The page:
Almost everyone who leaves a comment here has been thoughtful and kind. Yet, there are a few who do not seem to understand things I've clearly stated before.

1. I am not interested theological debate. This is a history blog. It exists to promote a clearly stated, accurate history of the early years of Zion's Watch Tower.

2. I do not take phone calls. Yes, my phone number is easy to find. Past association with you does not open an exception. I'm sick, not just a little, but really ill. Phone calls of any sort are stressful DO NOT CALL MY HOUSE.

3. Some significant research material has come to me through the mail as the kind gift of interested parties. Rachael and I truly appreciate this. Do NOT use this as an occasion to send your tracts, invitations to your net-radio show, or any other bits of propaganda. I already know what you think. I have seen much of this material already. Most of it is boring, poorly produced, inaccurate, illogical and forthrightly stupid. A case in point is a circular letter sent to me recently. It is authored by a man in Oregon who objects to Witness shunning practice. The letter has logic faults and tells more by what is omitted than what is included. I've heard and read all the arguments. I'm not interested in receiving any of this material. So thank-you to those who have fostered our research. But to those who merely wish to propagandize, this is a polite "go away."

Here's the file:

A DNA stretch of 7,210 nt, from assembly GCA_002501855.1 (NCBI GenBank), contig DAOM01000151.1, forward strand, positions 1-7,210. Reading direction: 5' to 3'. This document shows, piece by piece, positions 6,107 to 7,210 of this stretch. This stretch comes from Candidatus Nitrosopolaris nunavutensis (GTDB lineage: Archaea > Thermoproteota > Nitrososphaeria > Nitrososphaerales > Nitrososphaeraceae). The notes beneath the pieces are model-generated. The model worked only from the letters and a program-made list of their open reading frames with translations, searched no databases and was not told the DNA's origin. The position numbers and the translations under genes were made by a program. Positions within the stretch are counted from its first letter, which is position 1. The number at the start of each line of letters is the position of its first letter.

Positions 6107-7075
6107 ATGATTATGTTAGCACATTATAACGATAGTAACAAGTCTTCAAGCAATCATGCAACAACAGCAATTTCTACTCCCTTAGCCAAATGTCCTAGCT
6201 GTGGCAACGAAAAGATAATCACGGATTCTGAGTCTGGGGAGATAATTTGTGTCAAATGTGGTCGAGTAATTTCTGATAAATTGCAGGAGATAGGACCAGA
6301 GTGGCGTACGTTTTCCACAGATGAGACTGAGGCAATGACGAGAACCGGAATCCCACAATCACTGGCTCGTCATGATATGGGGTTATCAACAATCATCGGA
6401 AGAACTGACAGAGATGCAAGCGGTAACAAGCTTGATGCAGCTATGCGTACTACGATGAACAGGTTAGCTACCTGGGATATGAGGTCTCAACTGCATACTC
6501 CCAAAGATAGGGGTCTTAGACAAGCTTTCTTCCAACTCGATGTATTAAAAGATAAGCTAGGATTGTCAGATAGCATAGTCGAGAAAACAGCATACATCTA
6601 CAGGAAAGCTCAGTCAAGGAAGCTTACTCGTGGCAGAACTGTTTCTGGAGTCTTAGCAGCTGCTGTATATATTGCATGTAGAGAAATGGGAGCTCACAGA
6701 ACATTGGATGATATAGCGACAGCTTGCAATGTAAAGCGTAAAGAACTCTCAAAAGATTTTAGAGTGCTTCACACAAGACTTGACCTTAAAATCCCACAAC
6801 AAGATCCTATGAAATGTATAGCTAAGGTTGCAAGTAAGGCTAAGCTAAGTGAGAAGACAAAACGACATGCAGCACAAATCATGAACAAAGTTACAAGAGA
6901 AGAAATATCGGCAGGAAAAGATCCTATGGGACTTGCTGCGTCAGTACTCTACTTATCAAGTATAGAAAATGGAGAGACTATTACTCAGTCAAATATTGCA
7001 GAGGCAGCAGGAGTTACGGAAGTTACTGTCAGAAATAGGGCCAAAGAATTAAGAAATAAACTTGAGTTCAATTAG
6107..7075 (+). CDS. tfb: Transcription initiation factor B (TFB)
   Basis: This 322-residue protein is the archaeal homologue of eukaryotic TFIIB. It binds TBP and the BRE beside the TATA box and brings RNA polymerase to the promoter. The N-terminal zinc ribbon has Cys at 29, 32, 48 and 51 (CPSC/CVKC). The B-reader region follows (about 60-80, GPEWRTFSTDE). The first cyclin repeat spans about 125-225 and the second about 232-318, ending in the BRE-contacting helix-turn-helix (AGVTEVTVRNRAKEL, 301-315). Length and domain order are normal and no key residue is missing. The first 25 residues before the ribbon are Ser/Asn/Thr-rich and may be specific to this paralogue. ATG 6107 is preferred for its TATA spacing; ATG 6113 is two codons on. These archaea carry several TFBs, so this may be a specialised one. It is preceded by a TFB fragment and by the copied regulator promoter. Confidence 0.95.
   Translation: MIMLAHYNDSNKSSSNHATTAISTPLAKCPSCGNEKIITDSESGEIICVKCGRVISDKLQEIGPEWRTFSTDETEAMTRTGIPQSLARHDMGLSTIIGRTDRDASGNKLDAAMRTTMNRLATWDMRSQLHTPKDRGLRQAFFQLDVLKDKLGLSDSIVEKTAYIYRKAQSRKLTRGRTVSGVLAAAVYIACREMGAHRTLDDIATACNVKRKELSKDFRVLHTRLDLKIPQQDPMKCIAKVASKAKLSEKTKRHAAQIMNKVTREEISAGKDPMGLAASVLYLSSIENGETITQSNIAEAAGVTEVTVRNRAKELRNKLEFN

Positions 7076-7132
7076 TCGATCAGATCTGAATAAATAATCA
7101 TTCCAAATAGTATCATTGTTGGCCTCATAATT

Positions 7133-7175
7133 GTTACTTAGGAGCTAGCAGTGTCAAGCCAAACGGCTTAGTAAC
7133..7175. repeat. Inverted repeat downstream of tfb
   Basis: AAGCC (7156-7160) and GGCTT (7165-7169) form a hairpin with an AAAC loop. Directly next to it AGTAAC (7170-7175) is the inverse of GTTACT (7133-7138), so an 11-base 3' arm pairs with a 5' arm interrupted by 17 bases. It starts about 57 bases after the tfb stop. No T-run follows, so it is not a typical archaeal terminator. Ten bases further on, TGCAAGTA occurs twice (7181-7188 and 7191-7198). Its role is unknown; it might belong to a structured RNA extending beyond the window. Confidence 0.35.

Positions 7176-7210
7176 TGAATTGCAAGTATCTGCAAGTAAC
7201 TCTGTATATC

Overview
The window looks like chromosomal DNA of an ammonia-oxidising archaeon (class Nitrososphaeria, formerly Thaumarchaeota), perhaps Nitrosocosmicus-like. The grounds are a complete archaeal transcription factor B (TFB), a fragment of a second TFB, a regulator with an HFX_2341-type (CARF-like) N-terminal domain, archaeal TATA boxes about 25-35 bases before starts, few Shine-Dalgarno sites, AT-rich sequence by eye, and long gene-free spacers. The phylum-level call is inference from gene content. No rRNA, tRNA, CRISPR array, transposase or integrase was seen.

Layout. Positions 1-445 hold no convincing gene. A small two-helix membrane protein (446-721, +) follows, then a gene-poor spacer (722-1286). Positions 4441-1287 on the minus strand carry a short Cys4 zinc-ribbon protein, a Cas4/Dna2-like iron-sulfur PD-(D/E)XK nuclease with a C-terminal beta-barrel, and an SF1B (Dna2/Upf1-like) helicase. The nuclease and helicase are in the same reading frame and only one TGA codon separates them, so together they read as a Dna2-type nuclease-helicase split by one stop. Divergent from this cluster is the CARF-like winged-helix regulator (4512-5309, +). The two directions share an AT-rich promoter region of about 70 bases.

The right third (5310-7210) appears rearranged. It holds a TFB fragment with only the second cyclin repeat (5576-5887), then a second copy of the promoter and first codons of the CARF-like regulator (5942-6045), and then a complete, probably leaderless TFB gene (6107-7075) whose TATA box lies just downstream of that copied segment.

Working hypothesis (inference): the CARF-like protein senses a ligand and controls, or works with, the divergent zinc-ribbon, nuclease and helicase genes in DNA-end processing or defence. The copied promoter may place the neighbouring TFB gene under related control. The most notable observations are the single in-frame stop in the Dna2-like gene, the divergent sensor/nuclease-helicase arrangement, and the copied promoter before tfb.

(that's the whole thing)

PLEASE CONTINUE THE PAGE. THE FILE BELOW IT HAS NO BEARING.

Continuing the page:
4. We do not have any sort of anti-Watchtower ax to grind. This is history, not polemic. So don't expect us to join your crusade.

Listen, everyone, when I say I'm sick and don't want to handle side issues, I'm telling you the blunt truth. Let's be kind here. Also, do not call my house expecting me to put you in touch with Rachael de Vienne. To answer a recent question (via phone, of course), no, she isn't my daughter. I have two lovely daughters. Neither of them writes. The one that shares Rachael's first name is sixteen in a few weeks. Sorry, but no. And no, I won't give you her address. She has a family and life of her own. If she wanted you to have her address, it would be on her blog.

Thursday, April 8, 2010

Bits ...

Nelson Barbour’s last trip remains a puzzle. He traveled to Washington State in the company of Nancy W. Fuller. Nancy W. Fuller was born Nancy Woodward. She was born in New York about 1822 and married Joseph D. Fuller, a farmer from Schoharie, November 17, 1841.

Other than a record of land donation for a school, I know nothing further about Joseph D. Fuller. I do not know when Nancy met Nelson Barbour. By 1905 she was living in his apartment complex. I don’t know when she moved in the to Unique Flats complex. I’m working on that. Nancy returned his body to New York.

Nelson spent his last two months at “the residence of Mrs. J. E. Moore” in Tacoma, Washington. This modest house still stands, though it has been enlarged and updated.


Nancy W. Fuller died in Rochester in 1926, leaving an estate worth "several thousand dollars." She first appears as a resident of Barbour's appartment complex in the 1903 Rochester Directory.